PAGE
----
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CHARLOTTE LAMBERTINI: On ortho-bionomy & the art of relinquishing control

CHARLOTTE LAMBERTINI is an artist and therapist. Charlotte studied applied arts, opera, physiotherapy, herbalism (natural medicine), and ortho-bionomy. She lives in Paris, where she practices ortho-bionomy and conducts personal development workshops. Ortho-Bionomy is a form of body therapy based on the same principles as osteopathy. It stimulates the body’s auto-correction processes, allowing the body to self-regulate imbalances and stress.


Interview by Will Kitson


Let’s start from the beginning. What was your first creative experience?

I’d have to say birth, the act of coming into the world. For me, approaching art is similar—that is, in the not knowing what’s coming next. Faced with an immense blank page where everything has yet to be imagined or made, you have to let yourself go and be guided by your senses. I feel this each time I end one project and begin a new one—it’s a small time of transition and adaptation, when I know nothing, when I feel lost. Then I throw myself into the subject and start observing things as, little by little, they take shape, forming a character, a presence.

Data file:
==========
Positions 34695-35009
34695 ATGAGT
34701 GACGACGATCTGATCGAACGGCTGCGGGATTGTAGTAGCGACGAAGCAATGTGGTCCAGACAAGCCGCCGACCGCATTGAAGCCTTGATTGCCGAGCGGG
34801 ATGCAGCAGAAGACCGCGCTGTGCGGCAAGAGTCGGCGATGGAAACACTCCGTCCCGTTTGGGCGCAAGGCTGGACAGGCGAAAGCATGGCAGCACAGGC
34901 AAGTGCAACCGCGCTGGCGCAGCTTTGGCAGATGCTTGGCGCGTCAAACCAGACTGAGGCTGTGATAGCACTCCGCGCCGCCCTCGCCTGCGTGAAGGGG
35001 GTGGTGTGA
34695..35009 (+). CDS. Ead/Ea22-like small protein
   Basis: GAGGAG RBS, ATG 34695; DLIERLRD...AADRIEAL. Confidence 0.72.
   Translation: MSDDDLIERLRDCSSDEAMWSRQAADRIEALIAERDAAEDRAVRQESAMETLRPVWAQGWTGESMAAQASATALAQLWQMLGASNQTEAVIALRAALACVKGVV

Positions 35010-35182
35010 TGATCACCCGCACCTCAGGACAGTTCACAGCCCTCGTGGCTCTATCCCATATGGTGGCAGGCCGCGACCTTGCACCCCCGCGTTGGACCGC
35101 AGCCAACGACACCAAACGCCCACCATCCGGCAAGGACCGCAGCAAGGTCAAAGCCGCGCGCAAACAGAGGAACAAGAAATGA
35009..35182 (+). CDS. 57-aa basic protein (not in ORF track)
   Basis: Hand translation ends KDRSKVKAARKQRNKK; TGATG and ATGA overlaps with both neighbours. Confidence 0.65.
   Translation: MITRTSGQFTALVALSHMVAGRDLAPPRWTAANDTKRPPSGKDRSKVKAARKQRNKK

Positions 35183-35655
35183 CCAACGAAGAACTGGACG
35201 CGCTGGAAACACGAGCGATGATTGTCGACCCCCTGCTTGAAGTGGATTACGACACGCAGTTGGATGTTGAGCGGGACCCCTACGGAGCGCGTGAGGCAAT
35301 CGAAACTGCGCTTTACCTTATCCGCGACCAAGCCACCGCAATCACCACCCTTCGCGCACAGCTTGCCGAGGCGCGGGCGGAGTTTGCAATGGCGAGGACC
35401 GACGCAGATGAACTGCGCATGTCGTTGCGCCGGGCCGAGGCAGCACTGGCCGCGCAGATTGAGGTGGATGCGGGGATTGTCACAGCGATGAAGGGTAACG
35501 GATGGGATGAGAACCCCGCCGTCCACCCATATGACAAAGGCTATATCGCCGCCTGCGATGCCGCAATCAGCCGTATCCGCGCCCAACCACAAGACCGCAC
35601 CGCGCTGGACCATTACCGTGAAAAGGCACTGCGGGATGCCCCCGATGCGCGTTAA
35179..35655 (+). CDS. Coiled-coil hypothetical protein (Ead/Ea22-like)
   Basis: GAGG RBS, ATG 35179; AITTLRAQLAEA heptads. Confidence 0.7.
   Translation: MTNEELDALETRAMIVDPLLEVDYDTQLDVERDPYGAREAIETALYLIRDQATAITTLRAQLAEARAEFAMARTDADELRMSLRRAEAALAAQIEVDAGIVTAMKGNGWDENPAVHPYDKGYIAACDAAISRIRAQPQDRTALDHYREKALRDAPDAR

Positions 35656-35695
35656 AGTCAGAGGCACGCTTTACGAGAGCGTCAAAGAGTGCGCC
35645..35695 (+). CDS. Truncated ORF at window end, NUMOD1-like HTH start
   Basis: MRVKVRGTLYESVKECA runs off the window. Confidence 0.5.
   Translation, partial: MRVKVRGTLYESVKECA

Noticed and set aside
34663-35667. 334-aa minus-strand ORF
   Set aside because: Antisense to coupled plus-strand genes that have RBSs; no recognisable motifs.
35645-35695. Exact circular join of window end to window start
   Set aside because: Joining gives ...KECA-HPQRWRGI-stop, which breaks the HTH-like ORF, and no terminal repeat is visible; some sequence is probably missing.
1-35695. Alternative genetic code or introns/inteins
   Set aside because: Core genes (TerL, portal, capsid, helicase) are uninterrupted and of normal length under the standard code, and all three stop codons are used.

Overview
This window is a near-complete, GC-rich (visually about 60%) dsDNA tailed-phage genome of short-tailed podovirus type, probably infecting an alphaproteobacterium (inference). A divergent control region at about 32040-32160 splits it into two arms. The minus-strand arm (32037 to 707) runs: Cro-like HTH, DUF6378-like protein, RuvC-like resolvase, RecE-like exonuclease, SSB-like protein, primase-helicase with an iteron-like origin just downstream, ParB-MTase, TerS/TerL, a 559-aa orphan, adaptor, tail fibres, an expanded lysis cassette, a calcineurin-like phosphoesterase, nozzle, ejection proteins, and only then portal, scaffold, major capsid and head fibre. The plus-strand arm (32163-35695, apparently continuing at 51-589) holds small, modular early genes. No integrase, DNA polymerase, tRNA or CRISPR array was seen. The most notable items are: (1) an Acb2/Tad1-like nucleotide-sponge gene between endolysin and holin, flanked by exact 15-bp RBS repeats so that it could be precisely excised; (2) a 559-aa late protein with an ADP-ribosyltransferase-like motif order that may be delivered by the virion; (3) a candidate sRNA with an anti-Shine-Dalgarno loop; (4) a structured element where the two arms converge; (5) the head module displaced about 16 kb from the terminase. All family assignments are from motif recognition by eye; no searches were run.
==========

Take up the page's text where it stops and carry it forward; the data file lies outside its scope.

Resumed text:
You come from a very creative background, studying applied arts and opera. You then began studying physiotherapy before working in ortho-bionomy. Tell us about this transition. What triggered it?

Rather than a transition, it just felt like a natural progression from one thing to the next. Each practice was important on my path—enriching my formal education and my personal construction. I put neither limit nor barrier between these approaches, even as some people might perceive a conflict, or at least a separation, between them. These practices are tools that helped me mature and that continue to give meaning to my life. I am creative as a healer and interested in people as an artist. I like mixing what’s not supposed to be mixed, to see what might be created after I’ve touched them and worked with them. I’m often attracted to things that might be forgotten or overlooked—whether they be out-of-order, unknown, or unrecognized.

You say that when you were training you were introduced to the ‘art and science of movement and dance.’ Tell us a little more about this. How do you connect these different disciplines?

Ortho-bionomy is a physical practice that relies on the natural faculty of the body to auto-regulate.

The principle of this technique is to generate movement inside the body, to create a dynamic of change in the client, an opening, to allow for movement and easier connections with people. It’s rather difficult to explain—for me as the practitioner, it’s like waves moving and I’m dancing with my client. The movement is invisible from the outside but very perceptible from inside. I’m mainly guided by my senses, especially by my hands. I have no control, and I don’t try to have it, and there are no expectations beforehand. I just listen to my client’s body and follow its movement and flow. For me, the practice is very creative and artistic.

I don’t consciously try to conjure up and mix disciplines together—in fact, for me, they show themselves to be all of one same. I welcome them as they are, without trying to codify them, or even name them. I often say to myself, ‘What you believe, maybe it’s not so. Take it how it is, and see what it’s happening from that’.